13. Resident-attending in the ED: Intussusception
Resident: Doctor Rogers, I’d like to discuss a patient with you. Oliver is a healthy 8-month-old baby brought into the ED because of inconsolable crying. His mother says he has been crying the whole afternoon and he has vomited 5 times. He doesn’t have fever or diarrhea and hasn’t lost his appetite. He has never had regurgitations after feedings. There’s nobody else sick at home and he doesn’t attend the nursery school.
Attending: Has he been crying non-stop? Do you think he is in pain? Has he had any other similar episodes before?
Resident: He has had intermittent crying episodes. He manages to be comforted and stays calm for about 20 minutes, but then he suddenly starts with intense crying again. His mother is worried because this is the first time he cries so much and during the episodes he becomes pale and sweaty. I think he might have abdominal pain because he draws up his legs towards the abdomen. However, now he is relaxed and the physical examination is normal.
Attending: Are the vomits bilious? When was the last time he had bowel-movements? Has he had bloody stools?
Resident: The vomits are non-bilious and he has had normal stools this morning.
Attending: So after all you’ve told me, what is your differential diagnosis?
Resident: It is still too soon to make an accurate diagnosis. According to the gastrointestinal symptoms he might be starting with a gastroenteritis, but vomiting and irritability are very unspecific symptoms in babies, and might sometimes be the only presentation of urinary infection. This is why I carried out a urine dipstick test which is normal. If he was younger, the crying could be simply due to infant colics. Nevertheless, the poor general condition makes me think of some organic pathology.
Attending: Good. There are many causes for vomiting and crying in babies. However, the paleness, sweating and bad general appearance during the intermittent sudden crying episodes and the drawing up of the legs are important signs that should make you consider and rule out an intussusception. This means that part of the intestine has telescoped into itself. It is one of the most common abdominal emergencies in children below two years of age and it has a high rate of morbidity if not treated promptly.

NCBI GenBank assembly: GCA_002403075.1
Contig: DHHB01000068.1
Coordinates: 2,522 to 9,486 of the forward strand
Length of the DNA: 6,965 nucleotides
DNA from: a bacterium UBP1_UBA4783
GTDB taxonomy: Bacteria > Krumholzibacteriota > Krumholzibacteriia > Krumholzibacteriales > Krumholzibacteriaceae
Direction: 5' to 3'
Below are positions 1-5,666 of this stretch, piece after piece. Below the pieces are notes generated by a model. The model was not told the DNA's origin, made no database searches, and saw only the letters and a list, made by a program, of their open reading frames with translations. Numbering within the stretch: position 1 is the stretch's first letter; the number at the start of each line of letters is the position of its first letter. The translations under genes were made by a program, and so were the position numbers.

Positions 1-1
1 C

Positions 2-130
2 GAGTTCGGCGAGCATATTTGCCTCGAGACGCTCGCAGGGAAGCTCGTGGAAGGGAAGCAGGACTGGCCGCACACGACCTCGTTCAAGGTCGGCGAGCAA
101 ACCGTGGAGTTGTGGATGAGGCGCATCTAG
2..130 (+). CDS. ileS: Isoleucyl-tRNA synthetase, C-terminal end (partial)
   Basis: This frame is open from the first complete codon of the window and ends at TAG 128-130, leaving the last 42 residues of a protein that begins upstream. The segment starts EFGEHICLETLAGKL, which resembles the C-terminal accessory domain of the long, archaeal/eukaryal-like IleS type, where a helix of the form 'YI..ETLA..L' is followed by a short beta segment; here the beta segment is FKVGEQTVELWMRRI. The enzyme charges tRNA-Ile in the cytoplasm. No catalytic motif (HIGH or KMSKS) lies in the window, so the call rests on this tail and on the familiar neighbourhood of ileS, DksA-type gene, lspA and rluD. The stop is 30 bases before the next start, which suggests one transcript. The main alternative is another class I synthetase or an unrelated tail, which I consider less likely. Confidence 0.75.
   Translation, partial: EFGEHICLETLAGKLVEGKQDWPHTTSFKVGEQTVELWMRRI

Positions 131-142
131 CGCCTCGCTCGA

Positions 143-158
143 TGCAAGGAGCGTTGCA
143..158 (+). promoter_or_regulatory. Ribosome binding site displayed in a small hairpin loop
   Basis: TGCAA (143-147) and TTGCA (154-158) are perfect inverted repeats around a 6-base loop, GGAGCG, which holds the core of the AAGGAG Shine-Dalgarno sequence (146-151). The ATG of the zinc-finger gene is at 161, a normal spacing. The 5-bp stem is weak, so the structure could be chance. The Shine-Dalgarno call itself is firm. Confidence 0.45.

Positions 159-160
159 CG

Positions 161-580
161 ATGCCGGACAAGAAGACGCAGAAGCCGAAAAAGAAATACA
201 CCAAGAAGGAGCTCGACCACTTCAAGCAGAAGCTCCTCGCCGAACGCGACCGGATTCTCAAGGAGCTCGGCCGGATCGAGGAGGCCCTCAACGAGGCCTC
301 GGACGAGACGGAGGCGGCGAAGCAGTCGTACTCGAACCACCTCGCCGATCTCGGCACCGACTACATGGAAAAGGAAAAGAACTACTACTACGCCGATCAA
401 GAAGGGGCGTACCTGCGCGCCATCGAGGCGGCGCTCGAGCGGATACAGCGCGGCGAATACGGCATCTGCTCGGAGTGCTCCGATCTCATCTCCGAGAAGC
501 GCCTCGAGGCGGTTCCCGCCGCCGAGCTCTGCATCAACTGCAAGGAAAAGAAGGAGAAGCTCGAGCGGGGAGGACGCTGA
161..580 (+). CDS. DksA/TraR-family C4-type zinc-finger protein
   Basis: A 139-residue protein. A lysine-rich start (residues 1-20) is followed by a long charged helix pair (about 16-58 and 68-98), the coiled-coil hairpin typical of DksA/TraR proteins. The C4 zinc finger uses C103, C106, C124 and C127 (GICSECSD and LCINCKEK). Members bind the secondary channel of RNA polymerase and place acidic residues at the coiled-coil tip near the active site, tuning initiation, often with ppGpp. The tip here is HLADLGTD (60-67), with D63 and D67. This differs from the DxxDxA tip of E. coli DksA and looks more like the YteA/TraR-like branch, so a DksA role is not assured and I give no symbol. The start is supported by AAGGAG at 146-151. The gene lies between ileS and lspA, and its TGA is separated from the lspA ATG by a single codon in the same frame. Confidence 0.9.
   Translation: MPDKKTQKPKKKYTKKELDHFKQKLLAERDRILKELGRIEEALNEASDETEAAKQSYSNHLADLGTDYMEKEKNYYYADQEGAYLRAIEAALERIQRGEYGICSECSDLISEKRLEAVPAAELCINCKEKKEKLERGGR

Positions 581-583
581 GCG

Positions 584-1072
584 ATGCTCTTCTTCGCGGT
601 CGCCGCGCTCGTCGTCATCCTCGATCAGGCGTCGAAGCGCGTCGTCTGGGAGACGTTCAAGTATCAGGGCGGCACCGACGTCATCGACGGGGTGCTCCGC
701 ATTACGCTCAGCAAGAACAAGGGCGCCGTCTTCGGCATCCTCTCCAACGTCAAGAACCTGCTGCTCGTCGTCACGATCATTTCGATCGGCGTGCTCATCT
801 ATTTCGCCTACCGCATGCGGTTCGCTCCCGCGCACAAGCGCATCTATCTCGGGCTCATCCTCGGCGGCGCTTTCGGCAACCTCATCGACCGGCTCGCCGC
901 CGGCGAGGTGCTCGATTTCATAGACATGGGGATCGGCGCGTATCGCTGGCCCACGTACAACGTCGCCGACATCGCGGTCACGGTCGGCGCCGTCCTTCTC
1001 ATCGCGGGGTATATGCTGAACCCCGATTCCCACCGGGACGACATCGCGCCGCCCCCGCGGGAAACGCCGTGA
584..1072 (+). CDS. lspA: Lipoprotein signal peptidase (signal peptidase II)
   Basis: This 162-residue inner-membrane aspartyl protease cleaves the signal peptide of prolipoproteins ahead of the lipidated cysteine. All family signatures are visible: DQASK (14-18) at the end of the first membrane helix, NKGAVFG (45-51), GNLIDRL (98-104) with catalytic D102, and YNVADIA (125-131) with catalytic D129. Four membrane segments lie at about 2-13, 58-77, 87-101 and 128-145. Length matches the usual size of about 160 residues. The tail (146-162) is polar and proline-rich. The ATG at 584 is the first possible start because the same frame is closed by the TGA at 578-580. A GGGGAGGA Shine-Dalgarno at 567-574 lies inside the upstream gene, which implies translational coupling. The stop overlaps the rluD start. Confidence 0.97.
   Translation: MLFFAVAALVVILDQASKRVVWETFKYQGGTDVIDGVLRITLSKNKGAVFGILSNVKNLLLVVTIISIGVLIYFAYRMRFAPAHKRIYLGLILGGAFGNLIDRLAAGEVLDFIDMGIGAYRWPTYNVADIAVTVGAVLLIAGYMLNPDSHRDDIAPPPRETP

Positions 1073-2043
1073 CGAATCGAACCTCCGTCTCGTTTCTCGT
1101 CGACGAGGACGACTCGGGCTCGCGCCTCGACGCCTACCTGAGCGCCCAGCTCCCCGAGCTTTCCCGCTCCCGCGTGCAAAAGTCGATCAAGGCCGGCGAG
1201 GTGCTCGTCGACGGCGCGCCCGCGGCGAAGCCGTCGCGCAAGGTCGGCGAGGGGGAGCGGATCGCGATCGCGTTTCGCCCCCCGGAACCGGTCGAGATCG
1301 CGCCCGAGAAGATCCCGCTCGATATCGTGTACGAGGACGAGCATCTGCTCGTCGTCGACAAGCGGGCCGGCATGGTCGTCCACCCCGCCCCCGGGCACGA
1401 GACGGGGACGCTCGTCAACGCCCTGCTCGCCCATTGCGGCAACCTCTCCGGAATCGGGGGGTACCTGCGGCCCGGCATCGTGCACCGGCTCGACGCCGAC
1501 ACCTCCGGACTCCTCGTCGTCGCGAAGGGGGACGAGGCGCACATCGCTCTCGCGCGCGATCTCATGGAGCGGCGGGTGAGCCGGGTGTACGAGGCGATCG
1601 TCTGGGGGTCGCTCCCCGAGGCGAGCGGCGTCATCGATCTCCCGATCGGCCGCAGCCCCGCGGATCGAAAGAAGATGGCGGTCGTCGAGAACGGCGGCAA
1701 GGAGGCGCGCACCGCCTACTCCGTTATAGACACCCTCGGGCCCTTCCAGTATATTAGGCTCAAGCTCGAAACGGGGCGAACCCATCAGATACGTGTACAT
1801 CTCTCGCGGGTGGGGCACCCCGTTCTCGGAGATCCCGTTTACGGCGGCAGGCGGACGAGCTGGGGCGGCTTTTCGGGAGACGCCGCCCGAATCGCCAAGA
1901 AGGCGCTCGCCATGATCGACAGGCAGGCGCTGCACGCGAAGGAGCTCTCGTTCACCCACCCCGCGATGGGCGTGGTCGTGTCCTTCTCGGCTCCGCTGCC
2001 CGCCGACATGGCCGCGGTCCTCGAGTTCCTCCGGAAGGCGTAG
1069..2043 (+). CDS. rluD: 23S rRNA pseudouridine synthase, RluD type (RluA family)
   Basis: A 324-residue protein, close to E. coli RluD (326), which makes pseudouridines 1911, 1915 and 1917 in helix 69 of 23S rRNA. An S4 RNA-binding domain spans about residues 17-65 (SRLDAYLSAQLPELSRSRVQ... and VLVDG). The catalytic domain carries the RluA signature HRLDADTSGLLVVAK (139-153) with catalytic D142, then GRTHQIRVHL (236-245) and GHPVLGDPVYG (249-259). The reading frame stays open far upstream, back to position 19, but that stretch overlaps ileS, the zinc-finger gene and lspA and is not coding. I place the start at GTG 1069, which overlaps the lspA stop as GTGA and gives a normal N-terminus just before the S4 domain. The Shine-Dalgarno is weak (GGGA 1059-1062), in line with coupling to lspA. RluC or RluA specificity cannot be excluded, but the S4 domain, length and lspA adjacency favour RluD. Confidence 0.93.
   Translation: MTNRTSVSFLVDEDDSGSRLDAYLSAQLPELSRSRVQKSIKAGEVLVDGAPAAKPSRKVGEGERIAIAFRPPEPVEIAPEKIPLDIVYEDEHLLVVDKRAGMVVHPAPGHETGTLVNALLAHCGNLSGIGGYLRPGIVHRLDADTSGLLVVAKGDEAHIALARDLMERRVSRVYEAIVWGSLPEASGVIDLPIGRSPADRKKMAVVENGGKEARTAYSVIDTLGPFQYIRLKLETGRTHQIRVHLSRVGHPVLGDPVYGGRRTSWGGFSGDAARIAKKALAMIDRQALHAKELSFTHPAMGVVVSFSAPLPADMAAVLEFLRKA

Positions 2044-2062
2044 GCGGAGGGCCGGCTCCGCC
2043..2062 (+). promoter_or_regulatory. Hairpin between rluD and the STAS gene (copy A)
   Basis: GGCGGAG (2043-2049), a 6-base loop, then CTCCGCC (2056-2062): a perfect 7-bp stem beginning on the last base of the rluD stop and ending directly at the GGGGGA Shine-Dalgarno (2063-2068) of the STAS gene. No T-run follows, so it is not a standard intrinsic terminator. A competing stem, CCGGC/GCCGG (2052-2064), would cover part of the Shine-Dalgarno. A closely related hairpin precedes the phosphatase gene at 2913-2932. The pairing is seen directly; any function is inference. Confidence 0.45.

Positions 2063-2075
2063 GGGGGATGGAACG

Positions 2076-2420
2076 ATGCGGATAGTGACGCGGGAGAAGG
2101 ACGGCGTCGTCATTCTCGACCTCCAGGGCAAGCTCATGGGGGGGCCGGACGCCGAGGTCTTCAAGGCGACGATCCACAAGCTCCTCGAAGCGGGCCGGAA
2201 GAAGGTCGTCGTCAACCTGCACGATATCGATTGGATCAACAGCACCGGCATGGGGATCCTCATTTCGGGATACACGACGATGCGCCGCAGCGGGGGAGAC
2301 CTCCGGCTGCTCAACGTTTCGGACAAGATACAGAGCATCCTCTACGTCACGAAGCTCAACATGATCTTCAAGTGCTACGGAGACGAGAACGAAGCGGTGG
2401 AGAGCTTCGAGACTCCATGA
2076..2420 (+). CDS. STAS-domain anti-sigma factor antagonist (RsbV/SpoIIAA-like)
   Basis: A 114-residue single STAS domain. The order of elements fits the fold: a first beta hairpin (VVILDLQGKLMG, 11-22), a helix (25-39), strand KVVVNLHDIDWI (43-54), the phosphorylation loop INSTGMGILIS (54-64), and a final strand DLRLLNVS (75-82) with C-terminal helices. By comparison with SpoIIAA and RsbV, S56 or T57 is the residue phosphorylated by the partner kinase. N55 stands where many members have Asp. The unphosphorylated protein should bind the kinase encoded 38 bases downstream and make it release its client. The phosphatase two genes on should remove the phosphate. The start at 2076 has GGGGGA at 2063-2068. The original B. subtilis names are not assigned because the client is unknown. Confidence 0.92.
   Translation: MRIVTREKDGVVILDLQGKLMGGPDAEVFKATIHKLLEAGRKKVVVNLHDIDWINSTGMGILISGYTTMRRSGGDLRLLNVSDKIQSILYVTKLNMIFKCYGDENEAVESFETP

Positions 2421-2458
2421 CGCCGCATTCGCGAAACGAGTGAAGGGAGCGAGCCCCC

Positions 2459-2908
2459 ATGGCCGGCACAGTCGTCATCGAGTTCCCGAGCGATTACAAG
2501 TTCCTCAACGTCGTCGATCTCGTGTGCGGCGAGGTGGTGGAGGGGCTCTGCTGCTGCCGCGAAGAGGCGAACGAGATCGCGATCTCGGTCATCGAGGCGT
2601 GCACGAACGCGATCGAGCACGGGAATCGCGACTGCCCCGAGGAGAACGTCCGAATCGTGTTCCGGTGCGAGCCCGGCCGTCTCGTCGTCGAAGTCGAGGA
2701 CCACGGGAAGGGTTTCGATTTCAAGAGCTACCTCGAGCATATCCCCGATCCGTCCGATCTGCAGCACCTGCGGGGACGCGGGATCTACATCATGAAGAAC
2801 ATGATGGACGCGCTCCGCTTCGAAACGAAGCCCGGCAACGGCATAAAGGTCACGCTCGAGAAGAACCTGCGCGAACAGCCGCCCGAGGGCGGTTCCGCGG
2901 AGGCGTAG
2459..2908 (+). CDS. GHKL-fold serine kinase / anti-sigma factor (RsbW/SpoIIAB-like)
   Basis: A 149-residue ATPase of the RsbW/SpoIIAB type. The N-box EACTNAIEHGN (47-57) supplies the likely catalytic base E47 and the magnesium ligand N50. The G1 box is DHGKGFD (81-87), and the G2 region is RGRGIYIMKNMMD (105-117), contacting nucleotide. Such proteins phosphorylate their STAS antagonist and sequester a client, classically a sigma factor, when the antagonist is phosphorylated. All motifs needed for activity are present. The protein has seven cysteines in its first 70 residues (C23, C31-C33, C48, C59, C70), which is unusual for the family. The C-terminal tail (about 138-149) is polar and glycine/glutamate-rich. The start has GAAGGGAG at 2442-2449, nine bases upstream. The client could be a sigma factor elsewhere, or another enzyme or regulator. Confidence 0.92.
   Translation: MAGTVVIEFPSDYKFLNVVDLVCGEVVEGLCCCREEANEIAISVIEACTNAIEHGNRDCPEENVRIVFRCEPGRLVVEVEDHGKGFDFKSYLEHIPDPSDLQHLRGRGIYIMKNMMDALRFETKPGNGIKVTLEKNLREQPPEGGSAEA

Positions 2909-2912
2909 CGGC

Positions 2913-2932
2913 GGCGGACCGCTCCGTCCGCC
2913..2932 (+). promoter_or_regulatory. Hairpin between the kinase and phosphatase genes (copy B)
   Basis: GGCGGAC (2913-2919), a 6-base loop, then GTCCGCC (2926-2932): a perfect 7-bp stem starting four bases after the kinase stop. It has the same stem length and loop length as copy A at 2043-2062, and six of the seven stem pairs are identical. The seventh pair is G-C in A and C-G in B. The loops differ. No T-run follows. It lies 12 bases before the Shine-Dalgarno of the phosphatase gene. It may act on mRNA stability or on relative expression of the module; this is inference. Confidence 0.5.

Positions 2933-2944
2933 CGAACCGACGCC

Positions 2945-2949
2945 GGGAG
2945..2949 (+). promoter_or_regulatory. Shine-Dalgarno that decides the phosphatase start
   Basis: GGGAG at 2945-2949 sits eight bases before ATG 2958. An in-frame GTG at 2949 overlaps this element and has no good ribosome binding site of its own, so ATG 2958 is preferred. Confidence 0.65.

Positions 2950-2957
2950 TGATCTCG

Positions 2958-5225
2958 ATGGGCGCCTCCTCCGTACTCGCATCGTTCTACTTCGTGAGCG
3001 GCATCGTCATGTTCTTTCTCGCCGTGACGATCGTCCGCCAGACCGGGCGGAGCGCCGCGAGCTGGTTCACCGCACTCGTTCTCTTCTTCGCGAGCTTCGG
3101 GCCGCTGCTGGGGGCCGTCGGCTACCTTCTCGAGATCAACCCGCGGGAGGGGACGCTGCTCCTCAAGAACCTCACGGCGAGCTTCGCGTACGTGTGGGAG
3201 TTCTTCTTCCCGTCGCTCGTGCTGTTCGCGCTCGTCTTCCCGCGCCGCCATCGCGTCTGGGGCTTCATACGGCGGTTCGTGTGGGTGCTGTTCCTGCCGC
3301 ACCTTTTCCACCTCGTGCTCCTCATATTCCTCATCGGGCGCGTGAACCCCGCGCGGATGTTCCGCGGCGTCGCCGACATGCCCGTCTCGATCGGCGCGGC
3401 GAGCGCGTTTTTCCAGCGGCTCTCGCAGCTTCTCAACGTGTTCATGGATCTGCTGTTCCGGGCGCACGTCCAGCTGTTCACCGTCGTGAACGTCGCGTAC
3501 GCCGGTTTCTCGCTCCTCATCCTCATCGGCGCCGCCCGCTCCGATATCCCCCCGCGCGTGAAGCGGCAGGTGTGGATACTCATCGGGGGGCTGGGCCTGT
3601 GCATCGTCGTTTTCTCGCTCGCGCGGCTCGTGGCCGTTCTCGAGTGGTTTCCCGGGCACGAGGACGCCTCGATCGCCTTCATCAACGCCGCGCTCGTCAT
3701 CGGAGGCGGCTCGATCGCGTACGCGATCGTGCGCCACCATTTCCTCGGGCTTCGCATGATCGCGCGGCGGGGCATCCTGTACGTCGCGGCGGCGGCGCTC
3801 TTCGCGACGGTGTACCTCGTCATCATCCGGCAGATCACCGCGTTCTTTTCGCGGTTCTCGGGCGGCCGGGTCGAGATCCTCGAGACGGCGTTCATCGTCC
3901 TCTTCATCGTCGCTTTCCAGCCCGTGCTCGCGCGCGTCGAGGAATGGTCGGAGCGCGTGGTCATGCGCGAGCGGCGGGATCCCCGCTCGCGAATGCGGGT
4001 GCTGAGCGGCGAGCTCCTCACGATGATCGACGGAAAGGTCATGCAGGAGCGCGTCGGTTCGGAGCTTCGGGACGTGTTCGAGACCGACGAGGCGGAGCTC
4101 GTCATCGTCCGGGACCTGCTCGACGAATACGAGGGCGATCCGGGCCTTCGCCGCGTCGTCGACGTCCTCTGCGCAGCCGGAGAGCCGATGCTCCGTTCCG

Resident: OK so we should order an ultrasonography then, right? What is the cause? And how is it treated?
Attending: Yes, ultrasonography would be the method of choice to detect intussusceptions. They are mostly idiopathic, but some episodes might be triggered by viral infections. Once the diagnosis is confirmed, stable patients with no evidence of intestinal perforation can be treated with non-operative reduction using a pneumatic or hydrostatic enema under sonographic guidance. This is generally safe and effective, although the surgical team should be notified because there is a small risk of perforation during the procedure. Acutely ill or children with intestinal perforation need a surgical reduction.
Resident: So what do we do now?
Attending: We should explain all of this to his mother. Make sure that the child discontinues oral intake from now on to ensure preoperative fasting and start him on IV fluids to maintain hydration. Order the ultrasonography and if the diagnosis is confirmed, inform the surgeons and the anaesthetist for sedation during the intervention.
Resident: Thank you for your help Dr. Rogers.
ED (Emergency Department): servicio de Urgencias.
Intussusception: invaginación intestinal.
Non-stop: sin parar.
Be comforted: ser consolado.
Draws up his legs: encoge las piernas.
Bloody stools: deposiciones sanguinolentas.
Differential diagnosis: diagnóstico diferencial.
Urine dipstick test: tira reactiva de orina.
Infant or baby colics: cólicos del lactante.
Bad general appearance/ poor general condition: mal estado general.
Organic pathology: patología orgánica.
Rule out: descartar.
Telescope: plegarse como un telescopio introduciendo un segmento dentro de otro.
Method of choice: método de elección.
Intestinal perforation: perforación intestinal.
Non-operative reduction: reducción no quirúrgica.
Under sonographic guidance: guiado por ecografía.
Oral intake: ingesta oral.
Preoperative fasting: ayuno prequirúrgico.
IV (intravenous) fluids: fluidoterapia intravenosa.